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Google Doodle Honors Zimbabwe’s Traditional Music With Mbira

Doodle celebrates the mbira today. The mbira is a traditional Zimbabwean instrument. Its sound has been used by several notable musicians including Leonard Chiyanike, Stella Chiweshe, the Bhundu Boys, Biggie Tembo, and a host of others.

The mbira, which is popularly referred to as a ‘thumb piano’ in the West, is responsible for several melodies in some traditional music- especially among the people of Shona.

The traditional Zimbabwean music might not be as popular as rumba, dancehall, or Afro-jazz, but it is an essential genre used for chuck services, ceremonies, and rituals in Zimbabwe.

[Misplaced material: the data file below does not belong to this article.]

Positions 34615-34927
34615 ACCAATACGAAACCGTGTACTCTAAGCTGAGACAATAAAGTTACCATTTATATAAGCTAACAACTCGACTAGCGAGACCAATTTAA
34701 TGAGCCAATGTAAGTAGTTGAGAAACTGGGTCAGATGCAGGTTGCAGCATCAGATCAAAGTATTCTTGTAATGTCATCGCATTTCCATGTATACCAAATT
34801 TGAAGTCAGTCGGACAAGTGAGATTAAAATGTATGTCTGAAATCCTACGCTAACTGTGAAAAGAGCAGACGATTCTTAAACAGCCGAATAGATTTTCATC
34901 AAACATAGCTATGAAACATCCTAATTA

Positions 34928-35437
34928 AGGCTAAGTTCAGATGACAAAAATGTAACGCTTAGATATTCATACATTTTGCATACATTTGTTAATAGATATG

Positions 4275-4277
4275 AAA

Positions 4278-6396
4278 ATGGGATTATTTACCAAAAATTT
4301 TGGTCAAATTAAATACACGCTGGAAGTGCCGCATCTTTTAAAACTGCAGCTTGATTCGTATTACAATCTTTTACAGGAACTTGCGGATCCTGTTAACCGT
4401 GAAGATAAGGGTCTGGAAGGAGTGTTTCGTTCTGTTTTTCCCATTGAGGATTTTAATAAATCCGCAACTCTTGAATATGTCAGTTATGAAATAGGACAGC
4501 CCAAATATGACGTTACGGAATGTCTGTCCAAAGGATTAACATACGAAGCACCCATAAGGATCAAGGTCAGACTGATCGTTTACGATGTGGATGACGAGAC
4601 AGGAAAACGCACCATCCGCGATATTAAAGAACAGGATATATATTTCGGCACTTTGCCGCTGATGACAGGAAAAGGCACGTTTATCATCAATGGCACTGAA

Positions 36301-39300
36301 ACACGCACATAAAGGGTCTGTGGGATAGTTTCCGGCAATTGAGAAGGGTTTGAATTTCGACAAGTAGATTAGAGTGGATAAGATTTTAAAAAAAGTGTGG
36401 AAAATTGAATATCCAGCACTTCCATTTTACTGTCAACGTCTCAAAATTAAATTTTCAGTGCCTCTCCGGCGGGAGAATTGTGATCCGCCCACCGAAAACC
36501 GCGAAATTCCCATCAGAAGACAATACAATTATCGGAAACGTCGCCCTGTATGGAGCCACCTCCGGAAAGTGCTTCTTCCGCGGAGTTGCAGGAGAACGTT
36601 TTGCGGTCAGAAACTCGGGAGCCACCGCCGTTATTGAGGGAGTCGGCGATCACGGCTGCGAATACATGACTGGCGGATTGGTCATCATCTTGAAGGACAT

Mbira can be made by using the wood from the Mubyamaropa or ‘Bloodwood’ tree. The keys of the instrument can be made by using steel wire.

One of most notable mbira players in Zimbabwe, Leonard Chiyanike, said about the process of creating the instrument:

If [the keys] are forged well and properly aligned, I need not worry about the sound because of the uniformity of how I forge them. There are a few variables in the way I forge them, and I guard against making keys too thick or too thin because, if that happens, the key will sound as if it is choked or muffled when one strikes it. It’s a delicate process that I have mastered over the years.

Other notable Zimbabwean artists who are known for the usage of the instrument in more secular settings are such as Biggie Tembo, Stella Chiweshe, and the Bhundu Boys.

Popular artists such as the late Oliver Mtukudzi and Thomas Mapfumo, are well known for dabbling the instrument in some of their songs.

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